Social Media Lab Rats? Facebook Conducted A Mood Experiment On Users Without Telling Us
Facebook has pissed off the internet — again! What did the social media giant do this time? Use its users as guinea pigs.
In 2012, Facebook ran a huge psychological experiment on hundreds of thousands of unwitting users. Outrage — of course — ensues, according to CNN Money.
It was all part of a study entitled “Experimental Evidence of Massive-Scale Emotional Contagion Through Social Networks.” If that title went over your head, it basically means “How We Affected the Mental State of Thousands on Facebook.” The lead investigators infiltrated the news feeds of 690,000 users and either posted a negative or positive update. Later, they observed the users’ posts to see if their planted update affected the users’ moods. And it did.
“The study found that users that were shown more negative content were slightly more likely to produce negative posts. Users in the positive group responded with more upbeat posts,” CNN Money wrote.
Creepy! Is this even legal? Well, Facebook’s terms of service clearly states it may use your information “for internal operations, including troubleshooting, data analysis, testing, research and service improvement.”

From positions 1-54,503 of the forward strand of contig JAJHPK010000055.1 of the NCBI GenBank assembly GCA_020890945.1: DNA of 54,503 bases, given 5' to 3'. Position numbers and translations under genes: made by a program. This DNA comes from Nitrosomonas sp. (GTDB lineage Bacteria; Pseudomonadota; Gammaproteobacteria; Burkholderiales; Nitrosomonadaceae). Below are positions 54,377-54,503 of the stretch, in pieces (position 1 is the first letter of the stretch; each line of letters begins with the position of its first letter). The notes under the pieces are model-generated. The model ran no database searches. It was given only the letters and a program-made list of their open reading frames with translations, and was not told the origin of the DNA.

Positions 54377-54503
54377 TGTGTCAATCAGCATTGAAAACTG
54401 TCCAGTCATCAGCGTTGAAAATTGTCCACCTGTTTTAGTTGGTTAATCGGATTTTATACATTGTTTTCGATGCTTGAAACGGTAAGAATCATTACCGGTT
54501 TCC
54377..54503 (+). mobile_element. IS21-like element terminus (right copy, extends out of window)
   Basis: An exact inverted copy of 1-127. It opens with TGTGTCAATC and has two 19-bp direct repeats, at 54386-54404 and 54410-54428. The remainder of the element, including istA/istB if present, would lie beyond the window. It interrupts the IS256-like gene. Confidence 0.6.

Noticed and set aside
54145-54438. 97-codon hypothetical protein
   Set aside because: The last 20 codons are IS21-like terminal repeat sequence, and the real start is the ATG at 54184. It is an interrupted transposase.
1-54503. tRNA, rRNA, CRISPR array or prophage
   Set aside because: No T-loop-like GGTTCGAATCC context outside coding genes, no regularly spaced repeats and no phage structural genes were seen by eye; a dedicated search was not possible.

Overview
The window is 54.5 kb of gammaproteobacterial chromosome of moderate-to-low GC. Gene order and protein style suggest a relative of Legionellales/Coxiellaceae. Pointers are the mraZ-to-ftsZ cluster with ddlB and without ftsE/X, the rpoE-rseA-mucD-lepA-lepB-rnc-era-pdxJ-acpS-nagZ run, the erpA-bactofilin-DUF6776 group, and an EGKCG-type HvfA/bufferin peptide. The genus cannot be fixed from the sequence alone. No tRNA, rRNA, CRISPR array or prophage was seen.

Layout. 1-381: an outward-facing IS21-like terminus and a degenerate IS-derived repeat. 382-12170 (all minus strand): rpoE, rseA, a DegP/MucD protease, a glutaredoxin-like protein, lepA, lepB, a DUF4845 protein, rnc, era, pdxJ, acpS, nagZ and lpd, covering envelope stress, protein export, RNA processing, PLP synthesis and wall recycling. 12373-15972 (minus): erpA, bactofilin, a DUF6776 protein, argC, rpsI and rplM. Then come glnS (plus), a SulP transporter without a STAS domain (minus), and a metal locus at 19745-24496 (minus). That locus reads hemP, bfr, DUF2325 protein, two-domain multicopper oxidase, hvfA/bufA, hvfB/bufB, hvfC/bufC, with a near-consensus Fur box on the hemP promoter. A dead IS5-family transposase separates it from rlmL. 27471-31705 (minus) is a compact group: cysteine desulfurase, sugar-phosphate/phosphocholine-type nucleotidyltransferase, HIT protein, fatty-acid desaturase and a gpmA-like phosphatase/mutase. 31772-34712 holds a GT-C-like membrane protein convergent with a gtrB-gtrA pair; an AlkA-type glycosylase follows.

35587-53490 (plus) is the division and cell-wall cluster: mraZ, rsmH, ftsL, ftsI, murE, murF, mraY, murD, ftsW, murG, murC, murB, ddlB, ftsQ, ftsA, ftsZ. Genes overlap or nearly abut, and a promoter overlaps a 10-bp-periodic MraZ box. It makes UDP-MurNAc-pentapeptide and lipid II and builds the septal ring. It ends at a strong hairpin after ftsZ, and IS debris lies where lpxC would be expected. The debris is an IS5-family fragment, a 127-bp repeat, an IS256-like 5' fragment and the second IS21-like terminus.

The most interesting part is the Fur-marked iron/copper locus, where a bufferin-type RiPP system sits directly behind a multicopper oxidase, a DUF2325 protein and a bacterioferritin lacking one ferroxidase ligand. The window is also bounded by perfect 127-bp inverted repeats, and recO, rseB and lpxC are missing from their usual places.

But dissenters say such an experiment can be dangerous: “Facebook‘s newsfeed study could’ve accidentally worsened depression or bipolar disorder among people who have it,” one tweeted. As a slew of angered users threatened to ditch the service, Facebook released an apologetic statement:
“Having written and designed this experiment myself, I can tell you that our goal was never to upset anyone,” said Adam D. I. Kramer, the Facebook lead investigator. “I can understand why some people have concerns about it, and my coauthors and I are very sorry for the way the paper described the research and any anxiety it caused. In hindsight, the research benefits of the paper may not have justified all of this anxiety.”
What’s funny though is that while people gave Facebook hell for this experiment, USA Today notes that — apology or not — Facebook users aren’t really going anywhere.
“They comment. But they will be there tomorrow,” said Robert Nava, a 34-year-old online marketer. “It’s the same as when we complain about new traffic laws. We will still be driving. When it’s something that benefits us and satisfies our human craving to be social, we are still going to keep going back to it.”
Facebook seems to be using an act first, apologize later tactic that is effective for the social media giant. With a massive bank of rich data from users, the social network will not stop conducting its research anytime soon.
And quite frankly, its users won’t be ditching the network giant either.